The treatment written here concentrates particularly on the pop-cultural phenomenon of “television” in democratically constituted societies, against the background of social tendencies in the second half of the 20th century, in which the free flow of information is not prevented by state institutions or other rigid coercive measures . In this paper I try to show the social relevance as well as the special cultural reference of this medium to today's modern, differentiated societies. The contrary interpretative approaches and different definitions show up concretely in the “discussion about television and its influence on people and culture”. While state institutions assign television an educational mandate and refer to it as a “cultural forum” that looks beyond national borders, critics see it as the downfall of national cultures.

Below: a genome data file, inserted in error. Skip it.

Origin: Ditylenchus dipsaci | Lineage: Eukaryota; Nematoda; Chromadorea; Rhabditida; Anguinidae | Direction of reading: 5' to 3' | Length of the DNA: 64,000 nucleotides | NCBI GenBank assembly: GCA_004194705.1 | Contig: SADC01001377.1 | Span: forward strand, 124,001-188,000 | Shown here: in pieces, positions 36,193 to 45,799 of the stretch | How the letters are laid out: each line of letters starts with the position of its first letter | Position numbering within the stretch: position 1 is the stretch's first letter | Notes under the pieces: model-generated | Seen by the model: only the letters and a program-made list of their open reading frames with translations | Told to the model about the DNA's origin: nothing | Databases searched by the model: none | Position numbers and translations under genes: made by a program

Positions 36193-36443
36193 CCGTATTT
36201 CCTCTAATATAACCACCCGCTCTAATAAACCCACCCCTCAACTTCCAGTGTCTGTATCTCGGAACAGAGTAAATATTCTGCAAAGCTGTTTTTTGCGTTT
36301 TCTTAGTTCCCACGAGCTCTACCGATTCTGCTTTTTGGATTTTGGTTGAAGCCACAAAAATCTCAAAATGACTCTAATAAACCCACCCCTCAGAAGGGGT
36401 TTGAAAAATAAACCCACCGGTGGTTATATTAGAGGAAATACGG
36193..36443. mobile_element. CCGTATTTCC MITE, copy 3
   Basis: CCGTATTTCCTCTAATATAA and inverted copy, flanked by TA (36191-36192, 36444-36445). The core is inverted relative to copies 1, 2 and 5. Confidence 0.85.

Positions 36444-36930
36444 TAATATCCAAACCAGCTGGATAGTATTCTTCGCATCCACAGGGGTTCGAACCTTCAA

2. General consideration

2.1 Role of technology in popular culture

In its relatively short history, television developed into the most important leading medium in western industrialized societies. Almost 100 percent of all households in the Federal Republic of Germany own one or more television sets. The particular importance of this popular cultural leisure activity is expressed in the fact that television has become an integral part of the everyday activity of almost all population groups. Constant availability and a popular aesthetic that consciously sets itself apart from the forms of established culture and aesthetics have made it an indispensable leading medium, the qualitative and quantitative significance of which has grown steadily in recent years.

The successful era of this medium began in the Federal Republic in the 1950s with the only television program to date, today's ARD. In the sixties, the second German television (ZDF) and later the so-called third programs expanded the radio offer.

By fulfilling legal and technical basics (cabling, satellite television), television differentiated itself in the mid-1980s into public and private commercial program providers that are in competition with one another.